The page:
Gesualdo shows how particles and fluids are spread in porous materials

​SuMo Biomaterials is a large project at Chalmers with 35 research groups and seven participating companies. It is half funded by Vinnova and half by the industry. The mathematicians Alexei Heintz and Tobias Gebäck take part with a computer program for simulations of transport processes in different materials.

Diffusion through a porous cellulosa film that is added to drug pellets, created with help from Gesualdo

Some years ago, the then director of SuMo, Magnus Nydén, came and asked if the Division of Mathematics was interested in creating a computer program for transport processes. Alexei Heintz and Tobias Gebäck visited industry people in place to try to figure out what it was that they wanted. They soon found out that not the same language was spoken in industry as in academy. The time scale for when things were wanted was also different and the problems that were to be solved were often very complicated. There was no shortage of data, the amounts were rather on the verge of the computational power of the computers, and it took some time before data that were possible to use were accumulated. But now, there is a useable program available for all in the SuMo project, including the companies.

The program which has been named Gesualdo simulates diffusion and flows in arbitrary porous structures, from a mathematical point of view arbitrary geometries. Alexei gives an example of when a drug tablet is sprayed with different polymeric mixtures so that the substance will spread slower in the body, you then want to know how long time it takes depending on the structure of the mixture. The materials can for example be cellulose based, polymeric, consist of foam or be structured of silica particles, and it is possible to simulate fluids, particles or particles in fluids. The program uses Lattice Boltzmann equations brought from kinetic theory. During the journey, new mathematical problems have arisen and some physical questions have not been known before, as how some processes happen at a microscopic level. Then it has been necessary to create new theory from the basis within the area of homogenization theory.

– Certain issues are located in the borderland between mathematics, theoretical physics and physical chemistry, but are hard to get a grip on from all areas. The applied mathematics sometimes needs more abstract mathematics than what the abstract mathematics itself needs, because you do not know what equations you can apply to the problem. You cannot find the answer in the literature but must redo every step to find that which you are interested in.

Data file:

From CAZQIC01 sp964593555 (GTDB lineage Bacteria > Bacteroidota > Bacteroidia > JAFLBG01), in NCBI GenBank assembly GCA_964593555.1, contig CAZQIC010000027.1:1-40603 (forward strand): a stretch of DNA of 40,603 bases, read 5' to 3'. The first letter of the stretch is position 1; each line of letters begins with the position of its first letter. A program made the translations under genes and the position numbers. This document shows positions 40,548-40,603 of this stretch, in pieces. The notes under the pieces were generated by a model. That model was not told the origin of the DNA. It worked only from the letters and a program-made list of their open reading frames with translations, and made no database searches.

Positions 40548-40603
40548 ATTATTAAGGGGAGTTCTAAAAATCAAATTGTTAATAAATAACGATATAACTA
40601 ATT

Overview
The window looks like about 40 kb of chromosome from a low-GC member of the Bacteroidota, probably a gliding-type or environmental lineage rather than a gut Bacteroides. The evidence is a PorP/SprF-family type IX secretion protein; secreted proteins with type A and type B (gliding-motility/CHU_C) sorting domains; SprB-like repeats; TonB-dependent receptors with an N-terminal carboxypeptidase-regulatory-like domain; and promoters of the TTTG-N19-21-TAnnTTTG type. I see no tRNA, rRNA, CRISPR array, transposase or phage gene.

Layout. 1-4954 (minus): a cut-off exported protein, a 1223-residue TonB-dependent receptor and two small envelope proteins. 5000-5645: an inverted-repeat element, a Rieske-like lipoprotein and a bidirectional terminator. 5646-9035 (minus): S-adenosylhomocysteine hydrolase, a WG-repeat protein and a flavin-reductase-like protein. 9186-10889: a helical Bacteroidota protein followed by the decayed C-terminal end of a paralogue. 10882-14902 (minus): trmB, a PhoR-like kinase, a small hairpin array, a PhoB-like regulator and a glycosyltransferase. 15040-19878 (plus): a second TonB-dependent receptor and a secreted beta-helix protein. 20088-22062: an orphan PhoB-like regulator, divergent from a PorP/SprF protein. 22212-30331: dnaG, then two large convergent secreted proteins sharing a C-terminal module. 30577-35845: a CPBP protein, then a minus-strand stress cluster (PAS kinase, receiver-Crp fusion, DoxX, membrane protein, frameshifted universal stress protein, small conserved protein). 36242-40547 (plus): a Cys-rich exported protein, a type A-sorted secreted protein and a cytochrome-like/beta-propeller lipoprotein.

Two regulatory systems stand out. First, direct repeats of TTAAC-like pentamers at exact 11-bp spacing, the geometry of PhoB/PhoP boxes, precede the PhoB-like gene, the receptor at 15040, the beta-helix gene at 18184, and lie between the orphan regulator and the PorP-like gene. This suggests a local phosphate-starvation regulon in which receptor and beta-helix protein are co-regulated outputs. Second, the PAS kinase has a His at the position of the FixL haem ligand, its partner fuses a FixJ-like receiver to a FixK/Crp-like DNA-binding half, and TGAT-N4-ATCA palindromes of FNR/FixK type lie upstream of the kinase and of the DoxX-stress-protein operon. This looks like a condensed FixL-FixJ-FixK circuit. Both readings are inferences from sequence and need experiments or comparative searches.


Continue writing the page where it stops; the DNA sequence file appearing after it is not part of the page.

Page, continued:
Mathematical statistics is also a part of SuMo. Mats Rudemo has been a member of its board from the start, and together with Aila Särkkä and PhD students they have mainly devoted themselves to image analysis. It is about interpreting experimental two- and three dimensional images with a lot of noise in them, and about simulating three dimensional structures. SuMo now has 1.5 years left of the eight that were deposited for the project and the continuation of the mathematical statistics part is secured through a grant from SSF.

– There are big plans also for our computer program to continue to develop, so that it can simulate more complicated physical processes with interaction between particles and materials. There is a new postdoc coming in October, it really is way too much work to develop these kind of things on just two persons so it is a welcomed addition. The companies want to continue to use the program also after SuMo has come to an end but the funding is not solved yet. It takes longer time when working together with the industry compared to when researching by oneself and it is a longer way before you reach results, but you also get very much encouragement, the social situation is totally different, so it has been both challenging and fun to work with this, Alexei concludes.

Text and photo: Setta Aspström